Igor Kravchuk’s standing to the left, Bilyaletdinov is to the right.
Russian national team head coach Zinetula Bilyaletdinov was at Verizon Center on Friday. Bilyaletdinov, together with Team Russia’s North American scout former NHLer Igor Kravchuk, watched three potential Russian Olympians: Alex Ovechkin, Andrey Markov, and Alexei Emelin. A few nights before, Bilyaletdinov was at Verizon Center to watch Evgeni Malkin play the Capitals.
Washington Capitals forward Alex Ovechkin scored again tonight. *Yawn* At this point, it’s whatevs. It’s like breathing. It happens and you don’t even notice it anymore.
But let’s not take Ovechkin’s resurgence for granted. Instead, let’s waft into our noses the aroma of slightly-charred vulcanized rubber discs sent towards the net en masse. This is historic. This is a season we may be talking about for the rest of our lives. No hyperbole.
It’s been written to death already, but Washington Capitals captain Alex Ovechkin is having an unbelievable start to the season. Friday night against the Montreal Canadiens (and with Wayne Gretzky in attendance), it continued, as The Great Eight scored two goals, both of the dirtty variety.
Facepalm on the background is an appropriate reaction to your team going to the penalty kill because a player’s underwear is of wrong color.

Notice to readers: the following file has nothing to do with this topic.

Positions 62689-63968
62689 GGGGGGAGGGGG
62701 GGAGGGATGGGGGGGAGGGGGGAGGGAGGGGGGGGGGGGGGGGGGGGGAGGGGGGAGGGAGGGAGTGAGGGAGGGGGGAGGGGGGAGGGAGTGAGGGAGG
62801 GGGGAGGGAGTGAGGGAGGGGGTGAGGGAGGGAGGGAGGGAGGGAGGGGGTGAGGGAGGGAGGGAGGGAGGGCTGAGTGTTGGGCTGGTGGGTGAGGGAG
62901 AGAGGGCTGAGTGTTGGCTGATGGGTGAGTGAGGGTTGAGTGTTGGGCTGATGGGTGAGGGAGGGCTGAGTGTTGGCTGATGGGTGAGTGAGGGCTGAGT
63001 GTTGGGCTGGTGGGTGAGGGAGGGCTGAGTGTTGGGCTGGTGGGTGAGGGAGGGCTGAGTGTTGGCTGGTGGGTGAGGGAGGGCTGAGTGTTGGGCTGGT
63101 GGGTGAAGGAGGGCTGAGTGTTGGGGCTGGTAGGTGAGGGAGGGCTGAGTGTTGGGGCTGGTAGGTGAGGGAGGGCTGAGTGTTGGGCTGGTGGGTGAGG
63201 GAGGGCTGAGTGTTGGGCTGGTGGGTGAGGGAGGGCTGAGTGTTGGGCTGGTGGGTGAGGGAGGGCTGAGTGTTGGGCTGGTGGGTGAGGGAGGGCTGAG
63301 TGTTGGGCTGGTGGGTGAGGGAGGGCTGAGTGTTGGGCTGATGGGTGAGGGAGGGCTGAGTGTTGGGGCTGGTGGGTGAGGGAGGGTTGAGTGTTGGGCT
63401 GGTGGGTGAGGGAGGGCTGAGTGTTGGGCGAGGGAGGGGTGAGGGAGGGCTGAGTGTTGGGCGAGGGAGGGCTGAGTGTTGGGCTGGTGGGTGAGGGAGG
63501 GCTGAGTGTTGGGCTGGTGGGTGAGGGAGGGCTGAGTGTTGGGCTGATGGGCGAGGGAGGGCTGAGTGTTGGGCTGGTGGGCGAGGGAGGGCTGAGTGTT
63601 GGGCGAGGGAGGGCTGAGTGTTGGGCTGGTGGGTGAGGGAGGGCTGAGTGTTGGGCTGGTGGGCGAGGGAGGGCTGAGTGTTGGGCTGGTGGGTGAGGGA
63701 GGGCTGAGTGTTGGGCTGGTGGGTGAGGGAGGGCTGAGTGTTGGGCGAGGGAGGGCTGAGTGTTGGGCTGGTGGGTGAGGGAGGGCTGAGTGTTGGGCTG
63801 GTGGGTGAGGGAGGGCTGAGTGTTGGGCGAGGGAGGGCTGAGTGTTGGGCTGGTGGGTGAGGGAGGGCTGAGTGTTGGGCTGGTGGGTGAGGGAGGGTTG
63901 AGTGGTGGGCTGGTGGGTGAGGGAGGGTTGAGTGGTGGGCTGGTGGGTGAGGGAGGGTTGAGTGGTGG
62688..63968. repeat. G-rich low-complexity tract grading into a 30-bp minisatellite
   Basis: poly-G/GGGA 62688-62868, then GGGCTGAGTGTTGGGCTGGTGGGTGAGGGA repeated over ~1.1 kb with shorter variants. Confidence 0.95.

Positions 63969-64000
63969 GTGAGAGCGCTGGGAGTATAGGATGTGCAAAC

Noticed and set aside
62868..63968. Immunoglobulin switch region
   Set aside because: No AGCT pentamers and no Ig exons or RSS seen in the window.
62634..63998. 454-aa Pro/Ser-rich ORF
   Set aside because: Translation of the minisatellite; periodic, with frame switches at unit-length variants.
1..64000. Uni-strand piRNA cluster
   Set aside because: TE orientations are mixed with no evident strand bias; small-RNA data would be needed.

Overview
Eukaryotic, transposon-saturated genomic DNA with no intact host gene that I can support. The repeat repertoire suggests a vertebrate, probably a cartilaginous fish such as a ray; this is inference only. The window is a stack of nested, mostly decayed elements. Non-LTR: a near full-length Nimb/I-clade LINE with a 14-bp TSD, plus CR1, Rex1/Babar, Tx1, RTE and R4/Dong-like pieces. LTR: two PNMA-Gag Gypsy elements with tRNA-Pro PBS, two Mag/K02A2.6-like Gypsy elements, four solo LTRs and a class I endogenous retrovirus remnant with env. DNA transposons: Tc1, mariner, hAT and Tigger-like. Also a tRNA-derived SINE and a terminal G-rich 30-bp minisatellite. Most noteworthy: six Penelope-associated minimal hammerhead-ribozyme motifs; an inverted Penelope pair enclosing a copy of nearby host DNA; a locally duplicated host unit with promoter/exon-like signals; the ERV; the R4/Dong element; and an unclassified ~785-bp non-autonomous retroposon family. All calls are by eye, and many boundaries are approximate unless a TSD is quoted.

I knew something was wrong with the “Fear Of Missing Out on Hockey (#FOMOH)” commercial the first time I saw it. I wasn’t sure exactly what it was. Something about two of my favorite players, Brooks Laich and Alex Ovechkin, doing some truly horrible acting in that hospital just didn’t sit well with me.
On November 20, 2013, In Game Recap, By Chris Gordon
(Photo credit: Rob Carr)
Ian Oland birthday card of the night. (Photo credit: Brouwer Rangers)
A few years ago, the Washington Capitals-Pittsburgh Penguins rivalry was the NHL’s top draw. Led by the league’s best players, the teams spawned epic playoff series and fantastic regular season games. Eventually, though, Sidney Crosby got hurt and Alex Ovechkin got stale. For the past couple seasons, Caps-Pens has been a bit hollow.
This year, however, Ovi vs. Sid is relevant again: Crosby came into the game tied for the league lead in points, Ovechkin was tied for the lead in goals. Wednesday, the Caps were just one point behind the Pens for the Metropolitan division lead. With NBC in town, the good old days of the late ’00s were back — even if Brooks Laich didn’t give a crap.
Unfortunately, the game was less Snovechkin and more 2009 Semifinals game seven.
Paul Martin put the Pens up early through a screen that make Braden Holtby look foolish. Rejected Gossip Girl character Beau Bennett stretched the lead to two on a two-on-four — yes two-on-four — for Pittsburgh midway through the first. The second frame was utterly boring until ya boy Sidney Crosby unleashed an Ovi shot from the Ovi spot on the power play to put the Pens up by three. James Neal added another in the third.
On November 17, 2013, In Game Recap, By Peter Hassett
Guy behind the glass at left is my favorite. (Photo: Alex Brandon)